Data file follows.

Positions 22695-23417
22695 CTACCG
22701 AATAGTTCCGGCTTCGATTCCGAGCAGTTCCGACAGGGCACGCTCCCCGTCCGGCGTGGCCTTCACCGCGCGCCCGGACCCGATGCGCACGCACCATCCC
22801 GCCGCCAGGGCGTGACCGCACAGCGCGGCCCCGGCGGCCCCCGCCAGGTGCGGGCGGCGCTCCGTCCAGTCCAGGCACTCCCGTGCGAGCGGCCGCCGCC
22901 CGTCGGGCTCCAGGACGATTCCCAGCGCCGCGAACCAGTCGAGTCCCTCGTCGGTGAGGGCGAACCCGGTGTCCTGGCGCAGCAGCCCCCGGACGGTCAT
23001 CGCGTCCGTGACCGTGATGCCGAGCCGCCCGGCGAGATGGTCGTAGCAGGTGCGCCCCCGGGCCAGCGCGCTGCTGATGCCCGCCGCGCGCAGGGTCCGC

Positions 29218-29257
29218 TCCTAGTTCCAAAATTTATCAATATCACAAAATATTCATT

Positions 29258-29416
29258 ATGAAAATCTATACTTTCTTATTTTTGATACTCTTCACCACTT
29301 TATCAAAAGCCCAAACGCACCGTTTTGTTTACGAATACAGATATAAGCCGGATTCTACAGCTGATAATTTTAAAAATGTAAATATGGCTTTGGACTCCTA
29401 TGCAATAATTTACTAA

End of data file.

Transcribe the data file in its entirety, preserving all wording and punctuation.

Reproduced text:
Positions 22695-23417
22695 CTACCG
22701 AATAGTTCCGGCTTCGATTCCGAGCAGTTCCGACAGGGCACGCTCCCCGTCCGGCGTGGCCTTCACCGCGCGCCCGGACCCGATGCGCACGCACCATCCC
22801 GCCGCCAGGGCGTGACCGCACAGCGCGGCCCCGGCGGCCCCCGCCAGGTGCGGGCGGCGCTCCGTCCAGTCCAGGCACTCCCGTGCGAGCGGCCGCCGCC
22901 CGTCGGGCTCCAGGACGATTCCCAGCGCCGCGAACCAGTCGAGTCCCTCGTCGGTGAGGGCGAACCCGGTGTCCTGGCGCAGCAGCCCCCGGACGGTCAT
23001 CGCGTCCGTGACCGTGATGCCGAGCCGCCCGGCGAGATGGTCGTAGCAGGTGCGCCCCCGGGCCAGCGCGCTGCTGATGCCCGCCGCGCGCAGGGTCCGC

Positions 29218-29257
29218 TCCTAGTTCCAAAATTTATCAATATCACAAAATATTCATT

Positions 29258-29416
29258 ATGAAAATCTATACTTTCTTATTTTTGATACTCTTCACCACTT
29301 TATCAAAAGCCCAAACGCACCGTTTTGTTTACGAATACAGATATAAGCCGGATTCTACAGCTGATAATTTTAAAAATGTAAATATGGCTTTGGACTCCTA
29401 TGCAATAATTTACTAA